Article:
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marmoset's avatar

Jet lag prevention?

Asked by marmoset (1167points) October 23rd, 2012 from iPhone

For my first very long set of flights. I have a neck pillow for sleeping (I usually do an okay job sleeping in flight), an inflatable footrest, earplugs, and a water bottle to stay hydrated. What else should I think about?

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15 Answers

Judi's avatar

There was some sort of homeoptthic product I bought at a health food store and was amazed at how well it worked. Maybe it was this?

Tachys's avatar

Some Advil liquid caps – they can help you sleep. Avoid alcohol. Order a special meal, they serve those first. Take off your shoes.

wonderingwhy's avatar

I always found staying awake until bed time local and getting up at my accustomed time (adjusted to local) worked well. It can be pretty exhausting that first day but a solid 8–10 hours that first night and I usually find I’m waking up, refreshed and ready, at my usual time the very next morning.

I also try to adjust (eating, sleeping) to local while flying as best as possible. Depending on your flight and arrival time that can mean getting up extra early the day of the flight and adjusting your eating schedule prior to getting to the airport.

JLeslie's avatar

Are you flying east or west? Red eye flight? Red eye traveling east, usually I can stay awake a good part of the day on the limited sleep I had in flight, crash early for the night, and then I wake up the next morning almost completely adjusted. Flying west I have more problems if the time change is 5+ hours.

Wearing a paper mask when you sleep will prevent you from getting very dry in your throat and nasal passages. Japan Air gives them out on international flights, I was surprised how much I appreciated it.

marmoset's avatar

Thank you all! It’s a 30-real-hours trip east (18 hrs total on two flights + trains and ground transport + layover). It starts 6am my time and ends 1am local time. So it will make local sense for me to sleep when I arrive.

Thanks for the excellent thought about paper mask maintaining a higher humidity level around the mouth – I will bring one. Definitely will avoid alcohol, thanks.

Homeopathics don’t have a material effect (they clearly have a placebo effect given all the recommendations I’ve seen for the pills).

JLeslie's avatar

@marmoset Since there is so much travel time you can kind of sleep, nap, and adjust during the travel. Although, I am going to assume your time change is a lot of hours, so you will probably be a little screwed up for sleep. For example, a flight from NY to London, maybe the flight is 7 hours, so the sleep someone gets is maybe 5 hours, and then they are suppossed to be fresh for the long day ahead. You will have probably a good 8 hours you can sleep, although a little divided, and then you can nap from 3am-8am when you get there. So, in a 24 hour time span, 8ish hours, plus 5 hours isn’t bad.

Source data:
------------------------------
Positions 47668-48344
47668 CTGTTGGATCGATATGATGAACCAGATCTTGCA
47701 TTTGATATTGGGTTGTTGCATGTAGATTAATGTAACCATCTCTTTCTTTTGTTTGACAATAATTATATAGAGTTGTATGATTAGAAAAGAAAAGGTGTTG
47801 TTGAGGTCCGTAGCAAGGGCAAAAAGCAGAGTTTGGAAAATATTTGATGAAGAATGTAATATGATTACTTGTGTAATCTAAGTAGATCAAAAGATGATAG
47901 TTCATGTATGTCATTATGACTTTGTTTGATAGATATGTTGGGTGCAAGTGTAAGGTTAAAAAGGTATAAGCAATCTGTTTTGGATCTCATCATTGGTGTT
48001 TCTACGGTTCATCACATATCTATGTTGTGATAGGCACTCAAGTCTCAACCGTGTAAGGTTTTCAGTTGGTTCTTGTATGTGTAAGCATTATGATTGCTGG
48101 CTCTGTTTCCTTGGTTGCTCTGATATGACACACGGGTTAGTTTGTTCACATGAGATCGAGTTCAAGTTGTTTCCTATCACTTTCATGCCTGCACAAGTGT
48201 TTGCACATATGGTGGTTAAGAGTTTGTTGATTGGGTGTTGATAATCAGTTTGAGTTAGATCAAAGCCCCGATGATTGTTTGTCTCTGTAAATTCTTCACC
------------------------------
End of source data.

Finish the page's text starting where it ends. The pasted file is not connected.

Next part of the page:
FYI the masks were very light weight and loose fitting.

gailcalled's avatar

I can’t help with jet lag since I have never found a solution; but you might consider a spray bottle of Ocean or Ayre, a saline solution, to spritz in nostrils if they dry out.

Or just make your own; 1 t salt to 1 .c water. Put in spritz bottle.

RocketGuy's avatar

What works for me is that I walk in the sun during the day in the new time zone. Sunlight is supposed to dissolve melatonin, which would make you sleepy. Then at night, I go to bed at the usual time (but in the new time zone). Melatonin pills help a lot if I can’t sleep at that time or if I wake up way too early. A few days of sun and melatonin at the right times is all I need.

skfinkel's avatar

Check out “jet lag diets”—I recall my mother-in-law (who was very rigorous when she followed this kind of recommendation) having certain proteins at specific times when she came and visited us in England many years ago. It was funny, but I think she thought it worked.

gailcalled's avatar

^^^The MOL who was my mother? Wow.

Bellatrix's avatar

Most recent long haul flights – Australia – UK and then back.

Avoid drinking alcohol.

I don’t normally take sleeping pills ever, but I know I can’t sleep when travelling. So I got my Dr to prescribe some and took a sleeping pill when I got on the plane and slept for a few hours. I think that really helped.

When you get there, try not to sleep until it is sleep time in your location. Avoid napping. Even if you feel tired. Get out and keep busy in the sunshine (as has been suggested). Keep hydrated.

I didn’t really suffer jet lag badly at all doing this – in either direction.

Coloma's avatar

I think you just have to wing it, I have never heard of any sure fire methods.
Last trip I flew 13 hours from asia non-stop and landed at SFO at midnight and then drove 2.5 hours home. I clipped my garage wall pulling in and ripped a chunk of wood off the side. haha

That was the jet lag that prompted me to discover fluther while lying on the couch the next morning and here I still am 2.5 years later.
Longest case of jet lag known to man. lol

Jeruba's avatar

A friend who used to travel to India frequently said that her magic formula was to stay up until the clock showed her normal bedtime at home, even if that meant being up more than 24 hours, and then use melatonin to get right to sleep. She swore it worked to overcome both the time change and jet lag.

JLeslie's avatar

@Jeruba If I did that I would get sick half the time. Lack of sleep seems to wear down my immunity.

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